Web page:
A missile strike in northwest Pakistan (pictured), possibly launched by a US drone, killed five suspected militants, including possible Al Qaeda members, according to security officials on Wednesday.
A missile strike by a suspected US drone killed at least five people including foreigners in northwest Pakistan near the Afghan border, security officials said Wednesday.
The attack marked the first US missile strike outside of the rugged tribal regions which have become safe havens for militants linked to Taliban and Al-Qaeda, one Pakistani security official said.
The house targeted was located in northwestern Bannu district, on the border of the tribal territory, he said.
According to local officials, at least seven people were also wounded in the missile strike.
"The strike overnight destroyed the house of a tribesman Sakhi Mohammad in the Bannu district," a senior security official told AFP.
"At least two foreigners were among five killed."
Pakistani officials use the term "foreigners" to describe Al-Qaeda militants.
Bannu police officer Alam Sheerani confirmed the missile attack but did not give details of casualties.
The latest strike came five days after two missiles fired from a US drone aircraft killed 10 Islamist militants in the North Waziristan region, known as a hub of Al-Qaeda and Taliban rebels.
The strike took place despite repeated warnings from Pakistan that such attacks are in violation of international law and could deepen resentment of the United States in the world's second-largest Islamic nation.
Washington has stepped up its strikes on the region since March, when a civilian government took over from General Pervez Musharraf, who turned Pakistan into a close US ally in the "war on terror."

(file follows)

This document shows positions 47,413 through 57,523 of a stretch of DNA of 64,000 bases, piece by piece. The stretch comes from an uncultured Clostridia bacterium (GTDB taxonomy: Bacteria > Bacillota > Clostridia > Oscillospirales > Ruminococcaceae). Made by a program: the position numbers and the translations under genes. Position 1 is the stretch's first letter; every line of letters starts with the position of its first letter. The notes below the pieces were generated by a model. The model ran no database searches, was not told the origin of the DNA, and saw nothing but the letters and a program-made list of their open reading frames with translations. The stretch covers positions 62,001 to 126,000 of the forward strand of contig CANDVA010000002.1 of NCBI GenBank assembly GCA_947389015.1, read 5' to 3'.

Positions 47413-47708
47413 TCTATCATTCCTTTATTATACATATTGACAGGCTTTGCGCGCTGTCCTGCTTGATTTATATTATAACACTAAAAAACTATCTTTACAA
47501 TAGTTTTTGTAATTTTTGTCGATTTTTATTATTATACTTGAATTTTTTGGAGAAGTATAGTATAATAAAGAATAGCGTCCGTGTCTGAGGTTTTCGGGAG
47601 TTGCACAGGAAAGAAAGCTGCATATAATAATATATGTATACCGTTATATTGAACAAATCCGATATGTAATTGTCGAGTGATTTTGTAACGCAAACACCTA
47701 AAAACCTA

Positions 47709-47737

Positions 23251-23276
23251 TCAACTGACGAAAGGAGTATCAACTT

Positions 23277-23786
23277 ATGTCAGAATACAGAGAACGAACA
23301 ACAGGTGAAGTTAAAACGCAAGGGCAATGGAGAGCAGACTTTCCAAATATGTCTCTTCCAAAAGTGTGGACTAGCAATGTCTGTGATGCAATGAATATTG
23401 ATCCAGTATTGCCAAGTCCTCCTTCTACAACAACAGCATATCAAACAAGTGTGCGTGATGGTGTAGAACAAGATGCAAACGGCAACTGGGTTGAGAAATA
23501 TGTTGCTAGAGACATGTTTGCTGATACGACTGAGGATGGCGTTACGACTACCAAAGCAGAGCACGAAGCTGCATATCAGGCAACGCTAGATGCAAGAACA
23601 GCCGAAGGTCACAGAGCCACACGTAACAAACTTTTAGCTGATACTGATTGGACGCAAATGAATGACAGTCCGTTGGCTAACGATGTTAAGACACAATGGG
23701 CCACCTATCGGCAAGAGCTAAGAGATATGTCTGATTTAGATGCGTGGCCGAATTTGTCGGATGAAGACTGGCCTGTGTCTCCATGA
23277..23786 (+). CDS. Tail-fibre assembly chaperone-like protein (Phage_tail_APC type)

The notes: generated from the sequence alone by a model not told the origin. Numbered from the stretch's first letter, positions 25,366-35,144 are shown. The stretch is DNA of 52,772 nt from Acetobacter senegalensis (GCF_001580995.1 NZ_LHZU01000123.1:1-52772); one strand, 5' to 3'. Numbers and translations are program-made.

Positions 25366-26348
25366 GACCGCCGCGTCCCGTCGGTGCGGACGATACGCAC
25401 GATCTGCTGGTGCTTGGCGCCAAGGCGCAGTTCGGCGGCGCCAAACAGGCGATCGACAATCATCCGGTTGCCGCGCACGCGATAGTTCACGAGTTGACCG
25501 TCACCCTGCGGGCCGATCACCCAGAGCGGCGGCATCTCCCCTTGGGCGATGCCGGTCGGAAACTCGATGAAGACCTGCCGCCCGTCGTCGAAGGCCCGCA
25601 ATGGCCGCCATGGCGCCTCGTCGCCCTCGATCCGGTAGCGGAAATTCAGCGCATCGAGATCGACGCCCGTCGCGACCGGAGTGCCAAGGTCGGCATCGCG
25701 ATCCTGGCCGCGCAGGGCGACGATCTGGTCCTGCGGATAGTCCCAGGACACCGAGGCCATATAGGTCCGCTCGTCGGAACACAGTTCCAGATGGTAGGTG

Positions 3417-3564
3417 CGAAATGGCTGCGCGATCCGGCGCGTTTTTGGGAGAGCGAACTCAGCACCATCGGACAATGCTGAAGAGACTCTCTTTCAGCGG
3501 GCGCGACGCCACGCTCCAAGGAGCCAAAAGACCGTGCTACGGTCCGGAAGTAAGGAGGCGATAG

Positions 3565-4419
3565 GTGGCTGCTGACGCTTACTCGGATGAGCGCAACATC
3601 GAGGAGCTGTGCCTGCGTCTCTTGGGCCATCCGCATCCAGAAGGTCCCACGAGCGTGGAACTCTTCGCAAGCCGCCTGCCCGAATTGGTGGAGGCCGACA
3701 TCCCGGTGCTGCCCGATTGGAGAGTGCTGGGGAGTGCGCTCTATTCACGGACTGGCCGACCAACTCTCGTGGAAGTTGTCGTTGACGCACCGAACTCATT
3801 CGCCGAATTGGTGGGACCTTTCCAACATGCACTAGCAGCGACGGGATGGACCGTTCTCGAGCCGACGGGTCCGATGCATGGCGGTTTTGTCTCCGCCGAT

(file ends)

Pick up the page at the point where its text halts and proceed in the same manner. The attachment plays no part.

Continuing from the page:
The series of recent strikes against suspected Al-Qaeda and Taliban hideouts in Pakistan's tribal areas, all blamed on unmanned CIA drones, have appeared to raise tensions between Washington and Islamabad.
But the Washington Post newspaper reported early this week that the US and Pakistani governments have reached a tacit agreement on Predator strikes on Pakistani territory, under which Islamabad allows them while continuing to complain about them and Washington never acknowledges them.
President Asif Ali Zardari recently promised zero tolerance against violations of his country's sovereignty.
He told the new US commander for Iraq and Afghanistan, General David Petraeus, early this month President Asif Ali Zardari that the attacks were "counterproductive" and could harm the battle for hearts and minds here.
Pakistan's army chief General Ashfaq Kayani, who left for Brussels Tuesday to participate in a meeting of NATO defence chiefs, will also hold talks with senior alliance officials about US missile strikes on Pakistani soil.
Date created : 2008-11-19